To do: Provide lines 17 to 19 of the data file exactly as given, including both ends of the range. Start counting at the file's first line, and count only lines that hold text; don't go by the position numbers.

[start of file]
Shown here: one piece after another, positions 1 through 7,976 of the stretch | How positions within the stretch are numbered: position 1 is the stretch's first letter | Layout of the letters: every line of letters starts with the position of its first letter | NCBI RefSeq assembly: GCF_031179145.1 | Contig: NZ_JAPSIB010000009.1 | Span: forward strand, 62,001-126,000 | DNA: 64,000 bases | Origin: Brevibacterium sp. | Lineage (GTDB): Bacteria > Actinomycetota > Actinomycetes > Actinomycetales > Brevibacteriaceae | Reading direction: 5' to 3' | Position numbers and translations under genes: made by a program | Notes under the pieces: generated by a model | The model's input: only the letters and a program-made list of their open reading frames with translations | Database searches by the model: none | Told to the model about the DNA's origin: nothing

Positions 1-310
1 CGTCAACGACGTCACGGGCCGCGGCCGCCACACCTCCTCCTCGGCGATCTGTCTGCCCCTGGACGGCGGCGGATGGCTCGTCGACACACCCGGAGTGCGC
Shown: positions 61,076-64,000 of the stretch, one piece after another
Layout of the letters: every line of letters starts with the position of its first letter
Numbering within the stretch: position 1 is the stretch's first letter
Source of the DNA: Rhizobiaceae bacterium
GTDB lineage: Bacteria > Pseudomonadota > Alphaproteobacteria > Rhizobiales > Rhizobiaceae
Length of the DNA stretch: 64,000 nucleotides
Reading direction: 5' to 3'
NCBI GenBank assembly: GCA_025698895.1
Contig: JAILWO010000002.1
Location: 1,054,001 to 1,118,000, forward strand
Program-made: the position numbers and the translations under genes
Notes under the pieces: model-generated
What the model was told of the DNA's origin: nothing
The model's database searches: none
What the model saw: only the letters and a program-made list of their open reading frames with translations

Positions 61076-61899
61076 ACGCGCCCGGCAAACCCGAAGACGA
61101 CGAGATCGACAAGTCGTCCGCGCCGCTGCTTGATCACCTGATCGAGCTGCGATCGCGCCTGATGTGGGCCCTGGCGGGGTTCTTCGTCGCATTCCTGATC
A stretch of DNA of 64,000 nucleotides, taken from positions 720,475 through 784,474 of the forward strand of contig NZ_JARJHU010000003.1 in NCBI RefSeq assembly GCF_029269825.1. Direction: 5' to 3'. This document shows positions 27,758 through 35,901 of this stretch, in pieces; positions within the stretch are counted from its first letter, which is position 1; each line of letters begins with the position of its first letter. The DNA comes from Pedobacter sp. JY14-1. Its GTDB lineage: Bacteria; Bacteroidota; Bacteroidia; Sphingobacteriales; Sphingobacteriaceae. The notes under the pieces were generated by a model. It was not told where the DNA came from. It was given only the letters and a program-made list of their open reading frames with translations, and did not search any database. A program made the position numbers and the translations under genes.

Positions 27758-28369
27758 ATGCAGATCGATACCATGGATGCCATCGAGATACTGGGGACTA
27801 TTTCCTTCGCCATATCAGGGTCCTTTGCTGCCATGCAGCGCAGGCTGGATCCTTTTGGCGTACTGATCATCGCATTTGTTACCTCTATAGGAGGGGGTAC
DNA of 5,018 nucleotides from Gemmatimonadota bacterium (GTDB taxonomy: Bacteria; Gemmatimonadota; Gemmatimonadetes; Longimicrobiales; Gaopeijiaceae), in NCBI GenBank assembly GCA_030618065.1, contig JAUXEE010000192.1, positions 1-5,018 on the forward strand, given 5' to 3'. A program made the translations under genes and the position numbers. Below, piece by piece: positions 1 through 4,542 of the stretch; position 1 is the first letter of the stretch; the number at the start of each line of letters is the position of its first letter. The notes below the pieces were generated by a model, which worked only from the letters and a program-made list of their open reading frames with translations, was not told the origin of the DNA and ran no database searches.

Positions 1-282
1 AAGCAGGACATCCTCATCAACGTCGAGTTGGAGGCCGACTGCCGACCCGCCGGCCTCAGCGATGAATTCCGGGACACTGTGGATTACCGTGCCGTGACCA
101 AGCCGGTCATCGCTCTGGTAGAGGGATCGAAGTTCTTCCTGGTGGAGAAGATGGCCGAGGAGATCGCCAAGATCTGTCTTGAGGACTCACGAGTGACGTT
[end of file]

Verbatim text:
The model's database searches: none
What the model saw: only the letters and a program-made list of their open reading frames with translations

Positions 61076-61899